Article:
Dear fellow travellers
From villages in the Ukrainian hills above Uzhhorod west through the Bieszczady Mountains to remote communities in south-east Poland, there is a Paschal theme this Sunday morning: "Christos voskrese," it runs in Church Slavonic, although you'll hear it also in Polish, Ukrainian or any one of a number of other Slavic languages. "Christ has risen."
In the rural valleys on the south side of the Bieszczady Mountains, territory which is part of Slovakia, you might catch this Sunday's special greeting uttered in Rusyn. Priests and poets from the Carpathian region have preserved the gentle flame of Rusyn life and culture in the north-east corner of Slovakia. The language itself is interesting, a recension of Church Slavonic with its own grammar and orthography.
Rusyn, not Russian
"No, it is not just a version of Russian," said an elderly gentleman whom we met in Topol'a, a small village we visited while travelling in the region earlier this month. "We are like the Kurds of Europe," he added. "Over the years, successive dominant cultures have tried to do away with Rusyn," he explained. Most Rusyn tales, it seems, are stories of suffering and indignity. "The Hungarians tried to Magyarise us, in Czechoslovakia we were told that we were Ukrainians, and even now Rusyns have to counter the tide of Slovak ideas and idioms."
You will find Rusyn communities elsewhere in Europe, most conspicuously in the Vojvodina province of northern Serbia, but the Rusyn heartland lies in and around the Carpathian region where Ukraine, Poland and Slovakia intersect.
Faith and identity
The men who led the Rusyn national revival in the mid-nineteenth century came from this region. Many of them were priests in the Greek Catholic Church, which recognises the primacy of the Pope but uses Orthodox liturgies.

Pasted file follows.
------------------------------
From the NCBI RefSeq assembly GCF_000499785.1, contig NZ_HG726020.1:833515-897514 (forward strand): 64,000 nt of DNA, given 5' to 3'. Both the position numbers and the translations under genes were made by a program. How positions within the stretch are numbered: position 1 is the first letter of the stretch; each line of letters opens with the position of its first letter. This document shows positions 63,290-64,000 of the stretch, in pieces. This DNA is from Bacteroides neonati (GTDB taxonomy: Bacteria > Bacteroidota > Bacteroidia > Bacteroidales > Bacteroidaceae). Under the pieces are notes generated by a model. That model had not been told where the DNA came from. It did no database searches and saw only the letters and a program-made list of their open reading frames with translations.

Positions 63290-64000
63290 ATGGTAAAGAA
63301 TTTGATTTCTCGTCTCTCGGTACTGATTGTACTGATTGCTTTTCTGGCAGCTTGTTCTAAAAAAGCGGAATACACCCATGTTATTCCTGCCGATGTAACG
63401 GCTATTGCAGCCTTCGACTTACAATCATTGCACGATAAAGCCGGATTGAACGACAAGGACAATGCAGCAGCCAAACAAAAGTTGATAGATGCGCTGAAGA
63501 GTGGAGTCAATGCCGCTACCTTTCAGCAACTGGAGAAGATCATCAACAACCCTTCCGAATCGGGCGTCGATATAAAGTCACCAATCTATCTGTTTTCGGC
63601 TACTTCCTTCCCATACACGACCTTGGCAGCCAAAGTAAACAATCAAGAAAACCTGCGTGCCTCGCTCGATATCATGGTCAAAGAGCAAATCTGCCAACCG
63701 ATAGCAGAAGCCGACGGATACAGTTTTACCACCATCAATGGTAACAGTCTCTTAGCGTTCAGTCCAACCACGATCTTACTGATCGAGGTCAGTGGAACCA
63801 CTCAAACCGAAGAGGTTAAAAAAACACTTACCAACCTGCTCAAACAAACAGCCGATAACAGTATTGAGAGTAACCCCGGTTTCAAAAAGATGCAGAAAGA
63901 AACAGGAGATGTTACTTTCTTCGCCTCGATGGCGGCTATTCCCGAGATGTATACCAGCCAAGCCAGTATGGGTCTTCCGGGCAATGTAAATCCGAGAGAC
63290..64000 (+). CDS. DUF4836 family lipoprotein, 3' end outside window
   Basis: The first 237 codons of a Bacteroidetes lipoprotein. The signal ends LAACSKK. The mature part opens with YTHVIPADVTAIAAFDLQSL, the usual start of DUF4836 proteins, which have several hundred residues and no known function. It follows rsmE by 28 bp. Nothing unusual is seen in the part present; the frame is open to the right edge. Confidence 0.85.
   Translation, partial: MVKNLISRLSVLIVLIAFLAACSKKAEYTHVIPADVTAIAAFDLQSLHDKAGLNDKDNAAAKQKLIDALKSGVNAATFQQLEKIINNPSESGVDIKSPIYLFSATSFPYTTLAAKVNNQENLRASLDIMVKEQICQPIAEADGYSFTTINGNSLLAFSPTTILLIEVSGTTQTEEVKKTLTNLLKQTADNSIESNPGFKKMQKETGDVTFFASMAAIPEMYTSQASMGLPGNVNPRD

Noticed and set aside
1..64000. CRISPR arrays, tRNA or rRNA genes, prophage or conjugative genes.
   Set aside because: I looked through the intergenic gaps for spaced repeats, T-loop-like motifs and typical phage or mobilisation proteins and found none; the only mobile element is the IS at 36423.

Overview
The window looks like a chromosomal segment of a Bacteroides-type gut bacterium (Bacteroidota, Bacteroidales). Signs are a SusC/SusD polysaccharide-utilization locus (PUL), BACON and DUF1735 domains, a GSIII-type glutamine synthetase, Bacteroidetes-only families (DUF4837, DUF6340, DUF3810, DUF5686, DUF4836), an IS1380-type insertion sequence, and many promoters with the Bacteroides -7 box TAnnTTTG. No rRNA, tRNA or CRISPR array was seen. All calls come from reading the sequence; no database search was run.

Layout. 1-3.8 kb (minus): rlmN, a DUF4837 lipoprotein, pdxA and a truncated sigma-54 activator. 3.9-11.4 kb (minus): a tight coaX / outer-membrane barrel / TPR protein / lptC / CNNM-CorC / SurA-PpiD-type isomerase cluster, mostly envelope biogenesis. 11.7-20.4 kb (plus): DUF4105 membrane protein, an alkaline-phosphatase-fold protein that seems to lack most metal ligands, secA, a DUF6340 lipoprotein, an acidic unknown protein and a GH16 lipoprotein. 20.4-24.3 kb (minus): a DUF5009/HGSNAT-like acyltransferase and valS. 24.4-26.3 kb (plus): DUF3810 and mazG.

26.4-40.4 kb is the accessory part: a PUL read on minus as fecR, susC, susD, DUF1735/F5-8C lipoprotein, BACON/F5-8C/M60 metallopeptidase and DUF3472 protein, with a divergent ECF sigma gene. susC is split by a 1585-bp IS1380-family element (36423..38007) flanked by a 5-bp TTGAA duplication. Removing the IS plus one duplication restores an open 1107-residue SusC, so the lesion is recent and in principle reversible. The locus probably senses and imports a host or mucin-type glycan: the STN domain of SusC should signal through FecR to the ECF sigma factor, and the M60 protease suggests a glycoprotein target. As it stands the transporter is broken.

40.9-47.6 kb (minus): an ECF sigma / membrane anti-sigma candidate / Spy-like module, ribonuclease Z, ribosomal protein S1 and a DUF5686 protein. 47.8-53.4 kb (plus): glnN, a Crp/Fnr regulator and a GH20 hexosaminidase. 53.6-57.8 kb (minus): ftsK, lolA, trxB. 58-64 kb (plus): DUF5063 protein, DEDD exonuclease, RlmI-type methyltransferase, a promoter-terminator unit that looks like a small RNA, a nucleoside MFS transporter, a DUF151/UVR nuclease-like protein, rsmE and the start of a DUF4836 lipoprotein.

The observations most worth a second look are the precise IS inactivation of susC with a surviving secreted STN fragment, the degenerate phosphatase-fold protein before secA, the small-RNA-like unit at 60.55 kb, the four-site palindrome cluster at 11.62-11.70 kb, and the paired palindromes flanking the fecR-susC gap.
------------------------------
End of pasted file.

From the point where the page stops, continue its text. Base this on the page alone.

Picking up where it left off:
This Church is not peculiar to Rusyns. Greek Catholics are common in countries that lie on or close to the fracture line between Rome and the Orthodox Churches, testing loyalties on both sides and posing issues over quite when Easter should be celebrated. But, for the Rusyns, the Greek Catholic tradition is an important part of their identity.
"That sort of sums us up," said the man in Topol'a. "We are a bridge between east and west." Europe surely needs people like that just now. Lots of them.
The Rusyns of north-east Slovakia speak a language much influenced by surrounding language groups. Most European cultures are to some extent hybrid and that applies particularly to the Rusyns, who have over the years picked from here and there, deftly managing to exploit the rivalry between Roman and Byzantine traditions to create their own confessional niche.
It is a happy coincidence that this year both the Western and Orthodox Churches in Europe celebrate Easter at the same time. It is the fifth occasion in the last ten years that Easter Sunday (in the Western or Latin Church) coincides with Pascha (the name given to Easter Sunday in the Eastern or Orthodox Churches). Savour the moment, for over the coming ten years it will happen just once more that there is such calendrical unity over Easter. That is in 2017.
Nicky Gardner and Susanne Kries
(editors, hidden europe magazine)
If you found this "Letter from Europe" of interest, you may like to know that hidden europe 43 (which will be published in July) will include a major feature on Rusyn communities in the Carpathians.